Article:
The Pistis Christou Question        Back

 

Central to Paul's teaching on salvation (soteriology) is his use of the phrase pistis Christou (it occurs twice alone in Galatians 2:16).

 

The problem arises from the use of the genitive case - don't worry if this doesn't mean much to you. What is important is that by using this particular construction, because there is no grammatical signifier to indicate sense, it is unclear exactly what Paul is trying to say.

 Consequently, in Greek, Paul could be saying that:

  1. We are justified by the faith of Christ (subjective genitive)

  2. We are justified by faith in Christ (objective genitive)

In (1) Christ is the subject of faith - It is Christ who has the faith. While in (2) Christ is the object of our faith - We are the ones who have the faith (which we put in Christ).

One would normally translate this sort of construction according to (1); as a subjective genitive. However, instances of (2) are also possible - see box opposite.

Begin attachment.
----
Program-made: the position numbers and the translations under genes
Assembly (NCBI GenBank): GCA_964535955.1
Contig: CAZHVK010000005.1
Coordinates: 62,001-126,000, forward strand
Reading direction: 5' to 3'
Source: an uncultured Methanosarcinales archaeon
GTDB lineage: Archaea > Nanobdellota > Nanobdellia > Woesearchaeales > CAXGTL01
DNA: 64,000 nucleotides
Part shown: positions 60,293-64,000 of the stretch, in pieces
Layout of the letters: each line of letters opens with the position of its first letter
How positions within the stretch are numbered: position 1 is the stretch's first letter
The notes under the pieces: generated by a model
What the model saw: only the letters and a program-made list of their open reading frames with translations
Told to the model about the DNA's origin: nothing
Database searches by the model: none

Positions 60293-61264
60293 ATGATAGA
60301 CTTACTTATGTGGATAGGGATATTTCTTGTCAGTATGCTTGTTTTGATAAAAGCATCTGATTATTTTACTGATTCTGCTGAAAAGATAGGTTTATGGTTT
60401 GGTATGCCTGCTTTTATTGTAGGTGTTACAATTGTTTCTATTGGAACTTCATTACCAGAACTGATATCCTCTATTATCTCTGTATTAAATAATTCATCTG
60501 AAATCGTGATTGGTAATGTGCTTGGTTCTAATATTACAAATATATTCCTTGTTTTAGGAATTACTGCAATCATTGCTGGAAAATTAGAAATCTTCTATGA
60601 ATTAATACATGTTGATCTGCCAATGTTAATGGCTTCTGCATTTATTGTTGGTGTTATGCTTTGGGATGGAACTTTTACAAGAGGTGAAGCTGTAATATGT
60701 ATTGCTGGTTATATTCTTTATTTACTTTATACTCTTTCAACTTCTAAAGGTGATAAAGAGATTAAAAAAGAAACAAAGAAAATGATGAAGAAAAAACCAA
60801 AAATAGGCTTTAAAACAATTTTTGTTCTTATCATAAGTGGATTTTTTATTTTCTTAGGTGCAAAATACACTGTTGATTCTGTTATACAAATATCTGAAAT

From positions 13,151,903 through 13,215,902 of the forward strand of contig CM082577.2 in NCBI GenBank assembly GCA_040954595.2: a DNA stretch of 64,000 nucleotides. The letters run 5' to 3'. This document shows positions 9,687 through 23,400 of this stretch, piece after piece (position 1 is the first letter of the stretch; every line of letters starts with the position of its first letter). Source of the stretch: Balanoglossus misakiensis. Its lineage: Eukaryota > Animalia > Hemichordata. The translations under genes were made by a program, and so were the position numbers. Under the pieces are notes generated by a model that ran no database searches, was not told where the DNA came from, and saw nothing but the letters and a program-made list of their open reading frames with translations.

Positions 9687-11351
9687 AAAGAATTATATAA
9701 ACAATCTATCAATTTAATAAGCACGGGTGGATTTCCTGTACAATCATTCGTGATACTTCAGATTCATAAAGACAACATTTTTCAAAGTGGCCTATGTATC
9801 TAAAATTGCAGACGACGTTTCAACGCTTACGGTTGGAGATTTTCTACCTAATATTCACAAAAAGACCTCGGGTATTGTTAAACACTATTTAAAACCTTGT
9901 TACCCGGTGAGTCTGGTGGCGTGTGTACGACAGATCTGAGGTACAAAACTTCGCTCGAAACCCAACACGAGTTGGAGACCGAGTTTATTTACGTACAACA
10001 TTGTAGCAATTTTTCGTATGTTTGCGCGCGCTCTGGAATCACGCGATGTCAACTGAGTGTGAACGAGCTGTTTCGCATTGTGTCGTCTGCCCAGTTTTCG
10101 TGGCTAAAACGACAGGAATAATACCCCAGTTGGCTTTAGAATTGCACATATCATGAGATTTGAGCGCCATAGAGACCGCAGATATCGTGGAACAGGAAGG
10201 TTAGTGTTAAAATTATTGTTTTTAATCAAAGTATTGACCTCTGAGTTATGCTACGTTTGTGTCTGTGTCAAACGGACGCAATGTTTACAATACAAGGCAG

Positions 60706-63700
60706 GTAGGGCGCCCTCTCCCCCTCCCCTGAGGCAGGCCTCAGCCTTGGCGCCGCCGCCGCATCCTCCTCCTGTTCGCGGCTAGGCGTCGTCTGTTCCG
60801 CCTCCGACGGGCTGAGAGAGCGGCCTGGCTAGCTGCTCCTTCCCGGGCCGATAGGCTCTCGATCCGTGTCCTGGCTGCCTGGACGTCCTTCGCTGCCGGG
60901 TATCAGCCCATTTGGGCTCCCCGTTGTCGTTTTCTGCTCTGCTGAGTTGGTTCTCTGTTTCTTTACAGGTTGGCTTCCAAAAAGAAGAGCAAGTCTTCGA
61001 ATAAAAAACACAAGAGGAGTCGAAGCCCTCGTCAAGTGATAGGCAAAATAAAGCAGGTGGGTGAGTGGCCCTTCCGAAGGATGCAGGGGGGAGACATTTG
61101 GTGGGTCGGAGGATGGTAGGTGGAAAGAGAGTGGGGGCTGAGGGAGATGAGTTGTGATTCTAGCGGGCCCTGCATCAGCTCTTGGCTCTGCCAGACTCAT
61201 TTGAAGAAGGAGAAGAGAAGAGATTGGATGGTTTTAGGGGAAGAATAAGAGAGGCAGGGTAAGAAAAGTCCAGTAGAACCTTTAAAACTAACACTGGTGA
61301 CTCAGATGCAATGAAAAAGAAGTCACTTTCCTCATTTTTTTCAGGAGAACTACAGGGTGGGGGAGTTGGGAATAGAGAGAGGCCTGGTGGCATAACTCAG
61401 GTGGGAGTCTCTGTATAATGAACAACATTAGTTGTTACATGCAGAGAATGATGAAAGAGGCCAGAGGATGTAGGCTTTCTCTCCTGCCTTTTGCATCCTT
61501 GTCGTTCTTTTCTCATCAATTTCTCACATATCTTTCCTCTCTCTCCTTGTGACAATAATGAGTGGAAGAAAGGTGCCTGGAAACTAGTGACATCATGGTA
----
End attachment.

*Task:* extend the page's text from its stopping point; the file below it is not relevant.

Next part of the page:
The problem is that we are not really sure whether Paul is using sense (1) or (2). Have a look at the text and see if you can work it out.

 

 

 

 

Context is an important factor in determining such cases as these. For example, in Romans 10:2, Paul refers to  ζῆλον θεοῦ   (literally, zeal of God). Does this mean zeal for God or God's zeal ? However, Paul's discussion about the nation of Israel provides an important clue which makes the objective reading (zeal for God) the more likely.                                        

 

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Things to think about

With which form are you the more familiar?

Think about the different meanings conveyed by the two statements (1) and (2). With which do you most agree? Does the other meaning add anything to your position?

What do others think? - type pistis Christou or pistis Xristou into Google and see what you can find.

 

Pour some more coffeeGo to the 'Scholar's Desk' to explore the question more deeply.